Governor Martin O'Malley today announced that Maryland's infant mortality rate hit a new record low in 2012, driven largely by a reduction in the African American infant mortality rate.
Governor O'Malley made the announcement joined by Dr. Joshua M. Sharfstein, representatives from the Baltimore City Health Department and other officials during a visit to the Baltimore Medical System's Highlandtown Healthy Living Center. The Governor announced the infant mortality rate in 2012 was 6.3 per 1,000 live births, down six percent from 2011. The mortality rate for African American infants declined by 14 percent, to 10.3 per 1,000 live births. The infant mortality rate fell by 21 percent between 2008 and 2012, which translates to 159 fewer infant deaths in 2012 than in 2008.
"We've worked aggressively to save the lives of our youngest and most vulnerable," said Governor O'Malley. "Last year, we drove down our infant mortality rate to a record low. In 2012, we lost 159 fewer babies than in 2008. Since 2008, we've saved the lives of 368 babies by driving down the infant mortality rate by 21 percent -- more than double our original goal to reduce infant mortality by 10 percent. But there is still more work to be done. Only by making better choices can we achieve better results and save lives."
The O'Malley-Brown Administration set a goal of reducing Maryland's infant mortality rate 10 percent by 2012. After this goal was reached, the Administration set a new goal to reduce our statewide infant mortality rate an additional 10 percent by 2017 as well as to reduce the African American infant mortality rate by 10 percent by 2017. While any one year's infant mortality rate can be variable, the goal is for the trend to show an overall decline.
"We owe a great debt of gratitude to our State's health care providers for working with us to continue driving down the infant mortality rate to the lowest levels in State history," said Lt. Governor Anthony Brown. "While we still have work to do to reduce disparities facing too many of our communities, by using innovative incentives and programs such as Health Enterprise Zones, the B'More for Healthy Babies "Sleep Safe' campaign and home visiting, I am optimistic that we will continue to reduce the infant mortality rate and save the lives of more young Marylanders."
"Fewer infants are dying in Maryland than ever before," said Dr. Joshua M. Sharfstein, Secretary of the Department of Health and Mental Hygiene. "We are moving forward with a new set of efforts to make additional progress."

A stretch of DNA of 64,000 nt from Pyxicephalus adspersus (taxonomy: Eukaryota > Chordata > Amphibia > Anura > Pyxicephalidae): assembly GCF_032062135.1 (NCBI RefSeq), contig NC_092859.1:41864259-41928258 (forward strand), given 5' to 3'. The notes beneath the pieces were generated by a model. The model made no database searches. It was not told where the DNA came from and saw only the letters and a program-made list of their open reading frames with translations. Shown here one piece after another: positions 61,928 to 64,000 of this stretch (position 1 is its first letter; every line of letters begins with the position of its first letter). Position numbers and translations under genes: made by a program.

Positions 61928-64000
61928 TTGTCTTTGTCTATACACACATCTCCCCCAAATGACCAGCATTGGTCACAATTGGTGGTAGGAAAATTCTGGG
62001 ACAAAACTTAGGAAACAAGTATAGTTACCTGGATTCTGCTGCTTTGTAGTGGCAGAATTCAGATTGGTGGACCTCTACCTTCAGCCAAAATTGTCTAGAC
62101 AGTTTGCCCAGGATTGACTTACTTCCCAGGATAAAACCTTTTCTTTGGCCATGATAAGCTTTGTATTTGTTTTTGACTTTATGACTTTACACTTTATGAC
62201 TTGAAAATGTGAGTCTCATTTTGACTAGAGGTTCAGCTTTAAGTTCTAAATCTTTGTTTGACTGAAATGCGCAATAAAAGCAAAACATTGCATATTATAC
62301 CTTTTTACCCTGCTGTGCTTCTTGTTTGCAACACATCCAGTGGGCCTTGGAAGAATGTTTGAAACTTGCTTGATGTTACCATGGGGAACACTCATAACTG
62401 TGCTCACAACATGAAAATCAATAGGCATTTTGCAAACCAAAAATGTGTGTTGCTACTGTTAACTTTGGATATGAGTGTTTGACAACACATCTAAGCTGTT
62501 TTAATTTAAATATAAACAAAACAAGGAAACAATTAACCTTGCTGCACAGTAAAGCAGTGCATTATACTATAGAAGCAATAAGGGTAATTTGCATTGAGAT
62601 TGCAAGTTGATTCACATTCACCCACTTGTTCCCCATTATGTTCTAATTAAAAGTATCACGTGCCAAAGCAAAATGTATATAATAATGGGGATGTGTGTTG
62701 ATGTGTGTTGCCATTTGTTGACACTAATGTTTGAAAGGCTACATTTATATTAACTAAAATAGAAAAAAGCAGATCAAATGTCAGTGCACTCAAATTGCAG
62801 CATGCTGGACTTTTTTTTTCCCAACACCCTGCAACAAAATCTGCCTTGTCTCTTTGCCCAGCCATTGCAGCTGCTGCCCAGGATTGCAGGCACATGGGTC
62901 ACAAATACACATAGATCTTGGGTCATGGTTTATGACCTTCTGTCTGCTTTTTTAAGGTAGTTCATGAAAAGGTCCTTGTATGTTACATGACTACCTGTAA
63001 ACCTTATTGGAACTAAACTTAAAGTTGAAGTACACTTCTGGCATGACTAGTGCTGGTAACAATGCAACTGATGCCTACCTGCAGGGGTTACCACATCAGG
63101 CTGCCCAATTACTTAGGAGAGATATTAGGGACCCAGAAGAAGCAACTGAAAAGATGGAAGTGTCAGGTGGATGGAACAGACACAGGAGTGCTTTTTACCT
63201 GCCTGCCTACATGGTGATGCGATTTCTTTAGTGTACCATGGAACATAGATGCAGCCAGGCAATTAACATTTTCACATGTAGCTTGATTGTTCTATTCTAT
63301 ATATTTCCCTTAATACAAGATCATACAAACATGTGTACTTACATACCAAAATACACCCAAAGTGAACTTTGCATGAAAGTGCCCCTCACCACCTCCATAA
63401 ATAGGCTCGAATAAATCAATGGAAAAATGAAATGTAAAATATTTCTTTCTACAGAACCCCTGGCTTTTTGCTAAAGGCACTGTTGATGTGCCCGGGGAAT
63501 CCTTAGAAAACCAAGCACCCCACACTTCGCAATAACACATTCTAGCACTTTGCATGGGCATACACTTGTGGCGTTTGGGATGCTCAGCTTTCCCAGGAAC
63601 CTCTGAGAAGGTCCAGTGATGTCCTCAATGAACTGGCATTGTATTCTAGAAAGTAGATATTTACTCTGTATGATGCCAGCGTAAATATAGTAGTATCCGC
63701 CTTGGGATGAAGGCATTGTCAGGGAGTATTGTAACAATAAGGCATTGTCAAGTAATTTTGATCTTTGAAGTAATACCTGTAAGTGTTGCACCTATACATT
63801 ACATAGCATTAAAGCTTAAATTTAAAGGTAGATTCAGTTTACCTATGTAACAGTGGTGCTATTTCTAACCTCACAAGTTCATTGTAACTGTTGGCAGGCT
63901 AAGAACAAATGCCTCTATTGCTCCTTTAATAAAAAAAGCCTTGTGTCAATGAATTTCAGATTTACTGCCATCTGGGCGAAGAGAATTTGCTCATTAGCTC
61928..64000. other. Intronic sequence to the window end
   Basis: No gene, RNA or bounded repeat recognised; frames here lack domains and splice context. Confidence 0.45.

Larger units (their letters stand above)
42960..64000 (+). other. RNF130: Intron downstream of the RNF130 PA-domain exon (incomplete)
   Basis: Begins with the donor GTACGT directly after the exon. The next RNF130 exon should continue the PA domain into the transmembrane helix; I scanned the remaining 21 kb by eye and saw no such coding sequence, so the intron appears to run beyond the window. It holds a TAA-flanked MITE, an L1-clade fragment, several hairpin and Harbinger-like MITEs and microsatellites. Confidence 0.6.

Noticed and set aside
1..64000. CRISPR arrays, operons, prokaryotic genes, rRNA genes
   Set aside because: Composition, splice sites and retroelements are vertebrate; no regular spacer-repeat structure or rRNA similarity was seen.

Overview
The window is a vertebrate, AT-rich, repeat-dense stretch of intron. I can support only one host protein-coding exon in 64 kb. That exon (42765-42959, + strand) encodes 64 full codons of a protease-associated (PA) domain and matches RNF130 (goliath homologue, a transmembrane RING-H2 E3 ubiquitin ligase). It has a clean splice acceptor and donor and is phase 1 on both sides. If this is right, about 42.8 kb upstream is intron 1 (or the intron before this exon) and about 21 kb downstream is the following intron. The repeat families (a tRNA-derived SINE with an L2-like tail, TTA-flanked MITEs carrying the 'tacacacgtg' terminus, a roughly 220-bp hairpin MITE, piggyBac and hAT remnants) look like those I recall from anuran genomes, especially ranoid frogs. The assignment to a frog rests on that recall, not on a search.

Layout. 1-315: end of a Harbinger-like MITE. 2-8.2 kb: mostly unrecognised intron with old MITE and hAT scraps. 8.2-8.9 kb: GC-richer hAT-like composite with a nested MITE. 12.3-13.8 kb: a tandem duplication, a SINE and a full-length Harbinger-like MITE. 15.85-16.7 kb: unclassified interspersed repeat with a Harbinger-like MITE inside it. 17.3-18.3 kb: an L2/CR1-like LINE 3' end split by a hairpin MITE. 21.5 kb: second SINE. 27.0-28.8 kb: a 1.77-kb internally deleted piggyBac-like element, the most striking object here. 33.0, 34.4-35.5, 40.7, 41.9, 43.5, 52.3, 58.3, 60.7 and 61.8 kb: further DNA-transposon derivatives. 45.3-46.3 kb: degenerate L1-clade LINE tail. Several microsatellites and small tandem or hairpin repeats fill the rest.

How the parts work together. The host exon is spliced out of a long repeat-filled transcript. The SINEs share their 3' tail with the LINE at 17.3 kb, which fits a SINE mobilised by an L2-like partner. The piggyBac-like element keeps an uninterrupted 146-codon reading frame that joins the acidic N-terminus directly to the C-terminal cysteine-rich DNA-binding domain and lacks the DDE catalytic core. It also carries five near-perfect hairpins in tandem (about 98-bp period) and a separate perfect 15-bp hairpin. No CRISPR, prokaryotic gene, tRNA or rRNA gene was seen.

The infant mortality rate in Baltimore City in 2012 was 9.7, down from 10.5 in 2011, with the African American infant mortality rate falling to 12.6 in 2012 from 14.5 in 2011.
"We are appreciative of the administration's support under Governor O'Malley and Secretary Sharfstein to help us reduce the infant mortality rate, which remains one of the most significant public health problems facing Baltimore City," said Jacquelyn Duval-Harvey, PhD, Deputy Commissioner , Division of Health Promotions and Disease Prevention for the Baltimore City Health Department. "State leaders have shown the vision that maternal and child health is central to the health and welfare of Baltimore City and the State of Maryland. The programs we have in place are making a positive difference across our communities and we need to continue with these efforts as we strive for an even larger decrease in infant mortality rates. Sadly, far too many Baltimore babies are still not living to see their first birthday and many of these deaths are preventable."
Many factors have contributed to the decline in infant mortality rates in recent years, including expanded health care access for young women and parents and expanded access to family planning services, local public health efforts, and promoting safe sleep practices. The state's Babies Born Healthy Initiative includes new Comprehensive Women's Health services for women at risk, Accelerated Certification of Eligibility for pregnant women seeking Medicaid coverage, community-based "perinatal navigators" to help pregnant and postpartum women access services, and referrals from birthing hospitals to local health departments for follow-up of high-risk mothers and infants. The State has continued to distribute the B'More for Healthy Babies video on safe sleep athttp://healthybabiesbaltimore.com. In addition, the Department of Health and Mental Hygiene recently banned the sale of crib bumper pads in Maryland, after receiving public and expert input that the risks of these products far exceed any potential benefits for babies.
This year, the state's first five Health Enterprise Zones launched, beginning efforts to bring targeted resources and investment to areas with disproportionately high rates of chronic disease. The innovative state program aims to increase access to care and improve outcomes in order to reduce health disparities.
Additionally, the state's Health Benefits Exchange, Maryland Health Connection, which begins open enrollmentOctober 1, 2013, will enable individuals and families to shop for health coverage and will allow them to find out if they qualify for subsidies or expanded Medicaid eligibility under the Affordable Care Act.